The neuroendocrine phenotype in prostate cancer: basic and clinical aspects

Mosca, A.; Berruti, A.; Russo, L.; Torta, M.; Dogliotti, L.

Journal of Endocrinological Investigation 28(11 Suppl International): 141-145

2005


ISSN/ISBN: 0391-4097
PMID: 16625864
Document Number: 10138
Most of the conventional adenocarcinomas of the prostate display focal neuroendocrine (NE) differentiation at diagnosis, usually revealed by immunohistochemistry as solitary or clusters of cells, in the context of predominantly exocrine tumors. Even though the biological and clinical significance of NE differentiation in prostate cancer is still to be elucidated, NE phenotype is emerging as an important factor in the prognosis, evolution and progression of prostate cancer. It seems to be particularly relevant in facilitating prostate cancer progression during the ordinary androgen-suppression therapy (LHRH-analogs +/- anti-androgens). Several mechanisms have been identified: NE cells are androgen receptor negative, therefore they survive to androgen deprivation; NE cells produce peptides, hormones and growth factors which could stimulate proliferation [chromogranin (A-CgA), PTHrp, bombesin, etc.], inhibit apoptosis (Survivin) and stimulate neoangiogenesis [vascular endothelial GF (VEGF)] of the neighbouring exocrine prostate cancer cells. NE differentiation appears to be a dynamic phenomenon. The NE phenotype expression increases during androgen-deprivation therapy and results more elevated in hormone refractory than in hormone sensitive disease. Pre-clinical and clinical studies demonstrated a direct stimulation of NE differentiation by androgen-suppression therapy, resulting in a dramatic increase in the number of cells expressing NE markers. CgA appears to be the most sensitive marker and is most frequently used for detecting NE phenotype either at the tissue level or in the general circulation. Elevated plasma CgA levels are frequently observed in hormone-refractory disease and correlate with poor prognosis. Even in hormone refractory disease, NE differentiation is a time-dependent phenomenon and is not influenced by conventional antineoplastic treatments.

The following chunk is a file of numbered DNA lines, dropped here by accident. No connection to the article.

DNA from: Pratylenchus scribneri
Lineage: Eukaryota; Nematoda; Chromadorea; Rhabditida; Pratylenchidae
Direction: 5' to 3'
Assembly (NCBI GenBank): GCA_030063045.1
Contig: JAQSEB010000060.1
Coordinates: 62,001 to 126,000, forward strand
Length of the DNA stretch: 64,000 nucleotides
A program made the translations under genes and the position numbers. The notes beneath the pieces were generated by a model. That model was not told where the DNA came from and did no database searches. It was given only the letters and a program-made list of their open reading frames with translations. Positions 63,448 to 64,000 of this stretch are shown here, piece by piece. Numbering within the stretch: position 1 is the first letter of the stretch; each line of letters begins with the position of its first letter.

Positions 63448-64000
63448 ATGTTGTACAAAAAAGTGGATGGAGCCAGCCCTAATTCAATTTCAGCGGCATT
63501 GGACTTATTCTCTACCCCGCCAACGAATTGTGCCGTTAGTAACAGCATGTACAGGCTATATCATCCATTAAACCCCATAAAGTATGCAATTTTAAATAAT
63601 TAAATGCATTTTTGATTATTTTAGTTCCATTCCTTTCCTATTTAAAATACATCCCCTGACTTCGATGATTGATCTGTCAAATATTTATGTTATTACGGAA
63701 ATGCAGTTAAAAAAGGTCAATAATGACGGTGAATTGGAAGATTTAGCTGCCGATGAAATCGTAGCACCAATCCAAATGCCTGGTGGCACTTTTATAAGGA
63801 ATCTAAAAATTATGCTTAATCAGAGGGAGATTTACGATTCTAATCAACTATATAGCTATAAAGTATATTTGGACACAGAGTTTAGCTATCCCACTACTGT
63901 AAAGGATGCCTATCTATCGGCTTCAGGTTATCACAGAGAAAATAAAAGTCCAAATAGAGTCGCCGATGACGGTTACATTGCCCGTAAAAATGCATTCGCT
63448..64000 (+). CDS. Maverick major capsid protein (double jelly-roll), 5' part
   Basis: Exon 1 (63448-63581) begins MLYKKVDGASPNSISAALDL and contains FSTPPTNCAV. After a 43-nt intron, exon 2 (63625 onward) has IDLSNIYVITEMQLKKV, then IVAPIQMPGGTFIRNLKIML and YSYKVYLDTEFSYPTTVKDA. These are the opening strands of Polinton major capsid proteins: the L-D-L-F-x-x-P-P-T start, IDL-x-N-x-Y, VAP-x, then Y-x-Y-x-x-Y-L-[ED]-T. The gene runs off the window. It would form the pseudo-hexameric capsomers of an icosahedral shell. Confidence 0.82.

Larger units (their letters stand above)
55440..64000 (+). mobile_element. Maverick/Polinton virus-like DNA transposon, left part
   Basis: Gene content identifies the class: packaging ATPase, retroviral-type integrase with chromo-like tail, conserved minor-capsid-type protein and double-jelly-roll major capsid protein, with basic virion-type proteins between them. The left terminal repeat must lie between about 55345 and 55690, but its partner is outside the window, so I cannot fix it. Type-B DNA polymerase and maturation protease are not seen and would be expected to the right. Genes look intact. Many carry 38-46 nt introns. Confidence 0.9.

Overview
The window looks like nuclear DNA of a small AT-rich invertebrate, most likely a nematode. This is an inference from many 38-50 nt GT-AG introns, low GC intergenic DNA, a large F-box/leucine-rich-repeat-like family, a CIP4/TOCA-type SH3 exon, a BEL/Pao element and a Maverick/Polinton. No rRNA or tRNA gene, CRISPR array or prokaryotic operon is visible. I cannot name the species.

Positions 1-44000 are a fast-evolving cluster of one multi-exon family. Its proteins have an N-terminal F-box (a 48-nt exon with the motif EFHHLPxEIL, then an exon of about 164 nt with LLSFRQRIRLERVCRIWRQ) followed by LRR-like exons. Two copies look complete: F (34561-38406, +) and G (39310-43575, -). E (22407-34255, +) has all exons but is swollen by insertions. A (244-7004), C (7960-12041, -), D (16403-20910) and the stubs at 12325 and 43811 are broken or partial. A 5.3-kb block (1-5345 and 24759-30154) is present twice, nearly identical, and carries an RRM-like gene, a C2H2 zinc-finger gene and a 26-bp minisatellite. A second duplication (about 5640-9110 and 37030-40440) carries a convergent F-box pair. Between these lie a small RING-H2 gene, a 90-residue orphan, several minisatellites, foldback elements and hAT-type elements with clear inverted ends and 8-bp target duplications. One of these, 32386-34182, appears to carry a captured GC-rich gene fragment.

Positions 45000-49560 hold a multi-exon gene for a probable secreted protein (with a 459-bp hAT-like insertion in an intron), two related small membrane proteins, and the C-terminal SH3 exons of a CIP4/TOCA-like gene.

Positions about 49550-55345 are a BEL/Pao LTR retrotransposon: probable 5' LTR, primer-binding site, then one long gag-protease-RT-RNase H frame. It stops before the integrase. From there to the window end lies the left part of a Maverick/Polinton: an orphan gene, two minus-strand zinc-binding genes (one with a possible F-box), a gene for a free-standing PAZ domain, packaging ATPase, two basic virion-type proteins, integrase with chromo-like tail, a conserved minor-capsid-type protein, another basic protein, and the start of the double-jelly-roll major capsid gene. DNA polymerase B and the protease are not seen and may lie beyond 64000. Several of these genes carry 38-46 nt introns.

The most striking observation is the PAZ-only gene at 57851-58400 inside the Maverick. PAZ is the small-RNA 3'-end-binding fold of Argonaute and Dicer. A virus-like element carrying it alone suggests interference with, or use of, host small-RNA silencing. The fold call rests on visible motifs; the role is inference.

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The neuroendocrine phenotype in prostate cancer: basic and clinical aspects